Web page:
Acute and chronic ethanol treatments alter GABA receptor-operated chloride channels.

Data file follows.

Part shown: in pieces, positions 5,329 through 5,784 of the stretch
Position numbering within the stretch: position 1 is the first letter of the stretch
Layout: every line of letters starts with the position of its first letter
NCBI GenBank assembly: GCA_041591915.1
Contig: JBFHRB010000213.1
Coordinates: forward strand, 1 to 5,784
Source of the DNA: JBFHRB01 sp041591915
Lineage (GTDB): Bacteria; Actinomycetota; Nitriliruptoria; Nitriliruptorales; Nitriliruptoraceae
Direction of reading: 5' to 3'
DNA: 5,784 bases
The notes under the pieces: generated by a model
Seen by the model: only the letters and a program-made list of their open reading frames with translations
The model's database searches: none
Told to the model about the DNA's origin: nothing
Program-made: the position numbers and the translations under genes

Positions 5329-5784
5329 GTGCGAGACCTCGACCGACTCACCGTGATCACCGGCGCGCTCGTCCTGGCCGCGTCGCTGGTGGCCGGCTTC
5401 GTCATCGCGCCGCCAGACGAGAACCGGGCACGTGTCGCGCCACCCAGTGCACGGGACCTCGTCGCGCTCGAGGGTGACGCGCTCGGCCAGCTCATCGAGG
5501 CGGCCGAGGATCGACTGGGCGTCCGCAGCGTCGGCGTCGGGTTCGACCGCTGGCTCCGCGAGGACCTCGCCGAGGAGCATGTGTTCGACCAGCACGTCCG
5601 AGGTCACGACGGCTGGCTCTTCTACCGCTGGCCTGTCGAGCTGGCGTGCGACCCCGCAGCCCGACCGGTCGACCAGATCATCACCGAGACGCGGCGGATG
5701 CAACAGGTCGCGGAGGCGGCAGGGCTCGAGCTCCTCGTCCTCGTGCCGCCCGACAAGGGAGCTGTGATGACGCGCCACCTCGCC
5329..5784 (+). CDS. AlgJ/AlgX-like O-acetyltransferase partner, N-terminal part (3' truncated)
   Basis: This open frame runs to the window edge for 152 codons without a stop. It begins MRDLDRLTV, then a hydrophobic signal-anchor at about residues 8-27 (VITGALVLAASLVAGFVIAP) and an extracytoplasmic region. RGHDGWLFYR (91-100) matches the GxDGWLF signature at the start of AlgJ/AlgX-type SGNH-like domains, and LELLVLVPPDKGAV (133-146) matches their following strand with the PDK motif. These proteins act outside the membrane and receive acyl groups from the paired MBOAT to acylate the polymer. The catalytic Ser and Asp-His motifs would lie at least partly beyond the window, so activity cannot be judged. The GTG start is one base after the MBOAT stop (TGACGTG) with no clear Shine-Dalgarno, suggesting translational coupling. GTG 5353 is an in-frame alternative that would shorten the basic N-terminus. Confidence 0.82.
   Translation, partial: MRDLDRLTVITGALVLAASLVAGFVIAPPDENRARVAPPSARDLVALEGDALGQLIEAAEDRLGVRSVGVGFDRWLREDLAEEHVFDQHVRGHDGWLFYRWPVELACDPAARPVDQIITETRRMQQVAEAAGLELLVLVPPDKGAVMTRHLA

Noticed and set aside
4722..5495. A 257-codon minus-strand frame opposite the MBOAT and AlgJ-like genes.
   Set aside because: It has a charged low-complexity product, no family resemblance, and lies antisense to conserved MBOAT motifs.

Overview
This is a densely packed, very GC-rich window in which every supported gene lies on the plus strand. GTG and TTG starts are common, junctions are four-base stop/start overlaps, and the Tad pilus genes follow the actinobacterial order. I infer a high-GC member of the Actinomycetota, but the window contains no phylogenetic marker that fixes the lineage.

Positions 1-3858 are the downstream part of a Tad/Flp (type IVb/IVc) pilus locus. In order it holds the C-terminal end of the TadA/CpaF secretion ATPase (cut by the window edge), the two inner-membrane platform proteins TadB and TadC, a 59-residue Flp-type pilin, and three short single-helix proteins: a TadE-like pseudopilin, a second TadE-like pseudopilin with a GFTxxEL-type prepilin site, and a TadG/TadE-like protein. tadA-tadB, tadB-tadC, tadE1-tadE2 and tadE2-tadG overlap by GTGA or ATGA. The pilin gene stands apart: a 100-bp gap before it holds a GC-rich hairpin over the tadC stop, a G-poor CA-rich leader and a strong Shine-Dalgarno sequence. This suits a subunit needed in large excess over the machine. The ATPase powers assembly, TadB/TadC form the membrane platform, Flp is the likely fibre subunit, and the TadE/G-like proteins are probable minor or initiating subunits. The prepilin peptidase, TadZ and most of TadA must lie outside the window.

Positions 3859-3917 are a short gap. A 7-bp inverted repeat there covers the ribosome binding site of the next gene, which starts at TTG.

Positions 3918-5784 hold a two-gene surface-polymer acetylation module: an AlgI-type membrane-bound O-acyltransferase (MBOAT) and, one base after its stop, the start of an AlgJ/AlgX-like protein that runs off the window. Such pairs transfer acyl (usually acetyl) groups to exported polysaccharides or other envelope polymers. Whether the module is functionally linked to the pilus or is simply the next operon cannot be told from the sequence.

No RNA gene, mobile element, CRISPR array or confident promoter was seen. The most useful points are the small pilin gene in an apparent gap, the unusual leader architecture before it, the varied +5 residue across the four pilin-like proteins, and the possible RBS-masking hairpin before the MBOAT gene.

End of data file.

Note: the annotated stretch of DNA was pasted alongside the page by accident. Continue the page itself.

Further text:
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The effect of ethanol exposure in vitro on the GABA receptor-operated chloride channel was evaluated by monitoring 36Cl- influx in a membrane vesicle suspension (microsacs) prepared from mouse cerebellum. These experiments directly demonstrate ethanol augmentation of muscimol-stimulated chloride flux. DBA/2J mice were made tolerant to and dependent on ethanol by administration of an ethanol containing liquid diet for 7 days. Exposure to physiologically relevant concentrations of ethanol (10-45 mM) in vitro potentiated muscimol stimulation of 36Cl- uptake in control (pair-fed) membranes, but had no effect on cerebellar microsacs from tolerant/dependent mice. Muscimol stimulation of 36Cl- uptake was not different for pair-fed and ethanol-treated mice. Augmentation of muscimol-induced 36Cl- flux by in vitro ethanol was abolished by a single 4 g/kg injection of ethanol. This "acute tolerance" occurred within 5 min and disappeared within 24 hr after ethanol treatment. The reduced sensitivity of ethanol treated (chronic and acute) mice to ethanol potentiation of muscimol stimulated 36Cl- uptake offers a biochemical correlate to the phenomenon of ethanol tolerance. Moreover, the findings suggest that this biochemical tolerance develops rapidly following a single hypnotic dose of ethanol.